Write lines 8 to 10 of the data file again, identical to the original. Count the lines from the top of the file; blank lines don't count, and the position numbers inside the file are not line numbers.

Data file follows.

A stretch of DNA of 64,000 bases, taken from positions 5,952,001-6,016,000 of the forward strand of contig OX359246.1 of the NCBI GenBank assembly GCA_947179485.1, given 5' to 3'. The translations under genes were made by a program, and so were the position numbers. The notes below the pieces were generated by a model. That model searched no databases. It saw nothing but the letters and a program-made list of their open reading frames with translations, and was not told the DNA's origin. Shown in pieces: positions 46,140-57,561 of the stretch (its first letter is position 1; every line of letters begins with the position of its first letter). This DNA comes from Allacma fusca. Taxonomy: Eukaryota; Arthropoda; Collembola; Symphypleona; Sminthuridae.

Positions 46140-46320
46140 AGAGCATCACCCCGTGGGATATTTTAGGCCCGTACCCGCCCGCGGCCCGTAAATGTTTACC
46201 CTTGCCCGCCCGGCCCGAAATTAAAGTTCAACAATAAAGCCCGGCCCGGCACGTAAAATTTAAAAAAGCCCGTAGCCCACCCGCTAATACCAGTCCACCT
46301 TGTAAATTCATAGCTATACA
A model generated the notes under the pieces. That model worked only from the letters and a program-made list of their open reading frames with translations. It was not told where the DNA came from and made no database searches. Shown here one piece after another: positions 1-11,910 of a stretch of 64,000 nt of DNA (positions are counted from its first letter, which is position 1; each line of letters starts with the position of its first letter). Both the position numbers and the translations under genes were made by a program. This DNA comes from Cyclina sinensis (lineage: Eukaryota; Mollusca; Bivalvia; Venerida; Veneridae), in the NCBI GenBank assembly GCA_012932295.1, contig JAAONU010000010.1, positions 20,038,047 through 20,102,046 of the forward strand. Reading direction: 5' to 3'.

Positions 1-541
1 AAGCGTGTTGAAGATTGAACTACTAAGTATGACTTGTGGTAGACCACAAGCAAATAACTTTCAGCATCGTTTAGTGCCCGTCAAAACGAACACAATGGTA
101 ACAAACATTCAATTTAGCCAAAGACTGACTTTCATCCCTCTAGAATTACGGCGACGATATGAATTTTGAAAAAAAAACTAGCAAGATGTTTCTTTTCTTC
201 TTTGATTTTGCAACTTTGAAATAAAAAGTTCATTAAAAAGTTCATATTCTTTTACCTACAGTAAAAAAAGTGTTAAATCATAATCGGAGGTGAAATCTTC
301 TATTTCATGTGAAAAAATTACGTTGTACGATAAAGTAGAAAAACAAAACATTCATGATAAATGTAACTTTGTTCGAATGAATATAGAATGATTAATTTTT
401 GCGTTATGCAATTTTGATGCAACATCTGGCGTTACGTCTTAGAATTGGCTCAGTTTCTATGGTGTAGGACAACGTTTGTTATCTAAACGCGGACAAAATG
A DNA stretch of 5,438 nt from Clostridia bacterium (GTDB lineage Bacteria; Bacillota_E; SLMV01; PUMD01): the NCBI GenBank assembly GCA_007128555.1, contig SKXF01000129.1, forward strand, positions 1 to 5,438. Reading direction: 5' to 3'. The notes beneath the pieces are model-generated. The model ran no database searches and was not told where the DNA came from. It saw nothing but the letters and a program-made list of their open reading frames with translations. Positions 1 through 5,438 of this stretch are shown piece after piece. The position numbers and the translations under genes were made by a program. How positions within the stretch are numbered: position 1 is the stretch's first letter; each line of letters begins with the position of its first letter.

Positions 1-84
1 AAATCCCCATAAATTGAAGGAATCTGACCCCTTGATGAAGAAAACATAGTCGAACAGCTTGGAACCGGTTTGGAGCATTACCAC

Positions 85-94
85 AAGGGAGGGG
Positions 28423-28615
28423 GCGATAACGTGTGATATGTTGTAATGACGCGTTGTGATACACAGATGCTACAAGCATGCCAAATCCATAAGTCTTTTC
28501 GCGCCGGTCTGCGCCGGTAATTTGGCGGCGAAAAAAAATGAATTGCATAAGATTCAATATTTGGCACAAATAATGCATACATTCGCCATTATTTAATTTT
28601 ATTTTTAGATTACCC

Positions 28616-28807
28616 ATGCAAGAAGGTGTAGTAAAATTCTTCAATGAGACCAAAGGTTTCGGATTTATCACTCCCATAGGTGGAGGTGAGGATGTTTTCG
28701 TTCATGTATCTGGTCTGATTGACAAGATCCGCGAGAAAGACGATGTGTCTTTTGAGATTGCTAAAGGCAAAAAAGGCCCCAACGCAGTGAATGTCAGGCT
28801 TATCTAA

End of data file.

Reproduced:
1 AAGCGTGTTGAAGATTGAACTACTAAGTATGACTTGTGGTAGACCACAAGCAAATAACTTTCAGCATCGTTTAGTGCCCGTCAAAACGAACACAATGGTA
101 ACAAACATTCAATTTAGCCAAAGACTGACTTTCATCCCTCTAGAATTACGGCGACGATATGAATTTTGAAAAAAAAACTAGCAAGATGTTTCTTTTCTTC
201 TTTGATTTTGCAACTTTGAAATAAAAAGTTCATTAAAAAGTTCATATTCTTTTACCTACAGTAAAAAAAGTGTTAAATCATAATCGGAGGTGAAATCTTC